As the 2012 election draws closer, Democrats desperately want to divert the public’s attention away from President Obama’s abysmal record on the economy and jobs. It seems no attack on Republicans is too absurd or too low to make toward that effort. Case in point: The Democrats now preposterously claim that the GOP is waging a “War on Women,” and the media is shamelessly going along with that fact-free propaganda slogan. With a straight face, they insist that Americans should be gullible enough to believe that Republicans truly hate women and want to enact laws to prevent them from getting any birth control.
The truth is, Republicans simply don’t want to have to pay for someone else’s birth control—or use government force to require a religious institution to violate its sacred beliefs. The GOP wants to stay out of bedrooms and churches. (To nip the standard liberal red herring in the bud: no, being pro-life is not being in your bedroom; it’s being pro-pre-natal care. Using the Democratic playbook, Republicans could easily, disingenuously ask: Why do Democrats hate pre-natal care?)
Women writers from across the political spectrum have documented the fact that when it comes to making vicious attacks on female political opponents, the Democrats take the cake…and then deny they ate it. Democratic strategist Kirsten Powers bravely penned a piece for the Daily Beast (“Rush Limbaugh Isn’t the Only Media Misogynist”), calling out liberally abusive commentators:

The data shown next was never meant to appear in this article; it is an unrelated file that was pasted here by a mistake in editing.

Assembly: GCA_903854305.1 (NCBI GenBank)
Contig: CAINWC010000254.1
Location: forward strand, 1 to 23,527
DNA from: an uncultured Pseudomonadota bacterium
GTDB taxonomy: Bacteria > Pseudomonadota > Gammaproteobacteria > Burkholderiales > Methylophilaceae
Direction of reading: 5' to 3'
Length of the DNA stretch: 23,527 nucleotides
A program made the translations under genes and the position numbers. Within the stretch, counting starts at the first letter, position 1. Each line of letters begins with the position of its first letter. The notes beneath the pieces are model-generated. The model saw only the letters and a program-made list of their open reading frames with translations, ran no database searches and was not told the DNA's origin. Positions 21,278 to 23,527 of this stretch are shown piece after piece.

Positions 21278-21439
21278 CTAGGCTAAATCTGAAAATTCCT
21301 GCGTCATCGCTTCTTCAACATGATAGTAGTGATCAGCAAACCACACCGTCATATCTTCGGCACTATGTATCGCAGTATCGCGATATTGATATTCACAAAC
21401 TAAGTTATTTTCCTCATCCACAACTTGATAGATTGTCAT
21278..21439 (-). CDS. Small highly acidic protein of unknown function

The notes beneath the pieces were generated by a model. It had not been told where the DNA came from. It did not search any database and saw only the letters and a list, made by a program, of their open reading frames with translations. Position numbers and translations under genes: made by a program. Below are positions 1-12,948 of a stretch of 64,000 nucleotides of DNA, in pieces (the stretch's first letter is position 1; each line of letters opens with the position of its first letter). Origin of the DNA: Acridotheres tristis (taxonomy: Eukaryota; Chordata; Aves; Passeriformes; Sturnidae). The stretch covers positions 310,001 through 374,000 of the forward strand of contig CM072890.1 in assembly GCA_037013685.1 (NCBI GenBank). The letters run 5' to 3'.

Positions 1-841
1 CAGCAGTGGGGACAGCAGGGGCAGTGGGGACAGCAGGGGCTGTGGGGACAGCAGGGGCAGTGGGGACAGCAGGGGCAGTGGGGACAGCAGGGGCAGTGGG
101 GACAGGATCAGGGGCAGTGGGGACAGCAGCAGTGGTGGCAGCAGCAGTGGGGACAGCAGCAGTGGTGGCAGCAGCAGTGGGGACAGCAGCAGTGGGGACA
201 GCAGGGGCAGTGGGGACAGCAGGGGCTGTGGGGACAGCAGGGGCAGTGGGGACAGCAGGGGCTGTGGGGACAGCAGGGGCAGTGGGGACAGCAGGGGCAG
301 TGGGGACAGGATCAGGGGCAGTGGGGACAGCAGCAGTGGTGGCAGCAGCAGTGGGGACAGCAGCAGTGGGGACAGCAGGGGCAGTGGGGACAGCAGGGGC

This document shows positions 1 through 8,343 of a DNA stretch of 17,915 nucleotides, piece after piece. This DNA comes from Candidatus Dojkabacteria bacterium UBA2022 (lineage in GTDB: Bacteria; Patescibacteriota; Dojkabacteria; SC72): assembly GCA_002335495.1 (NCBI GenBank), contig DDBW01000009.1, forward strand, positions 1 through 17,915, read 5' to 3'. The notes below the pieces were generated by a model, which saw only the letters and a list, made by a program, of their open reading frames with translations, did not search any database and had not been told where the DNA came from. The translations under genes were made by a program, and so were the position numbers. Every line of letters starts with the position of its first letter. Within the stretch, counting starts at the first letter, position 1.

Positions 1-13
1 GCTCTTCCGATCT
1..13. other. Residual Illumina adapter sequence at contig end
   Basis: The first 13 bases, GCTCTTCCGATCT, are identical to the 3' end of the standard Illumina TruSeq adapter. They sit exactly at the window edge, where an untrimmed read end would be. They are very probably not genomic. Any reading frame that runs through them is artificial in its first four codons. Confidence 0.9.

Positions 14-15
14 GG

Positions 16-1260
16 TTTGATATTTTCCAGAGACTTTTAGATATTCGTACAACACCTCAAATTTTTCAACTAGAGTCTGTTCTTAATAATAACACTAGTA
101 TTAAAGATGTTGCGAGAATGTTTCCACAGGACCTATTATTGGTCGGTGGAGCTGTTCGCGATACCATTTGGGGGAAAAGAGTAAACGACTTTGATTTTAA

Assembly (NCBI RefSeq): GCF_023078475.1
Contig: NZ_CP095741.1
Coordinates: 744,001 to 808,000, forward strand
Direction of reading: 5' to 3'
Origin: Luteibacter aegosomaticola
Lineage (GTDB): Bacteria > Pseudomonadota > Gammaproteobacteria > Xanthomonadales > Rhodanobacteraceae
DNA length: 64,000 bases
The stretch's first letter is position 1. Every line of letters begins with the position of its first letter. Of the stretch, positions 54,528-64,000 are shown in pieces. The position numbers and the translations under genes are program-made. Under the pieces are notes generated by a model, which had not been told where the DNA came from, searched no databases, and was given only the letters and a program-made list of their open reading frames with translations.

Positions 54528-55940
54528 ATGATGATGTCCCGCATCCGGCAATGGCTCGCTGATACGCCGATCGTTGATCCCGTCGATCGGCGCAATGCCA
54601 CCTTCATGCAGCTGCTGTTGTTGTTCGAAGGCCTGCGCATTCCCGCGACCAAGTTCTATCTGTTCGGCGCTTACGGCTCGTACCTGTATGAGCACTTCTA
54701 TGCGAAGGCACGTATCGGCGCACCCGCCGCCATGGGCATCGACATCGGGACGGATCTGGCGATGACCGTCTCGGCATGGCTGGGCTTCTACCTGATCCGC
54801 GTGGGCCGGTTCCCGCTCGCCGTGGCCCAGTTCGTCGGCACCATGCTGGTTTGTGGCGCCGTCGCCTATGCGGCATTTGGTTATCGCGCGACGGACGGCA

Did you know there is a war on women? Yes, it’s true. Chris Matthews, Keith Olbermann, Bill Maher, Matt Taibbi, and Ed Schultz have been waging it for years with their misogynist outbursts.
Right-wing author Michelle Malkin’s most recent syndicated column, “The War on Conservative Women,” chronicled the ugly side of being a conservative woman in the public eye from her own personal experience. In it, she also pointed out that it’s not just liberal men doing the name-calling and slandering:
Self-serving opponents argue that such attacks do not represent “respectable,” “mainstream” liberal opinion about their conservative female counterparts. But it was feminist godmother Gloria Steinem who called Texas Republican Sen. Kay Bailey Hutchison a “female impersonator.” It was NOW leader Patricia Ireland who commanded her flock to only vote for “authentic” female political candidates. It was Al Gore consultant Naomi Wolf who accused the late Jeane Kirkpatrick of being “uninflected by the experiences of the female body.”
Conservative blogger Nice Deb has dug through the internet to compile another collection of left-wing venom and hypocrisy in her post “The Left’s War On Conservative Women.”
The Real War on Women
It all seems so important, proving our side is the truly aggrieved party—and it is, in terms of not letting a false narrative take root in the minds of the voting public. But when it comes to the phrase “War on Women,” it is utterly ridiculous for that phrase to be used in relation to any Western women. On this International Women’s Day, we need to turn our eyes to the true assaults on women.
One such assault was launched yesterday by the Afghanistan government and clerics. The US-sanctioned appeasement of the Taliban has begun blossoming in full, with Afghan women getting pushed back into the burqa and isolated in the home. As reported in the back pages of American newspapers (and on FoxNews.com):
Afghanistan’s president on Tuesday endorsed a “code of conduct” issued by an influential council of clerics that activists say represents a giant step backward for women’s rights in the country.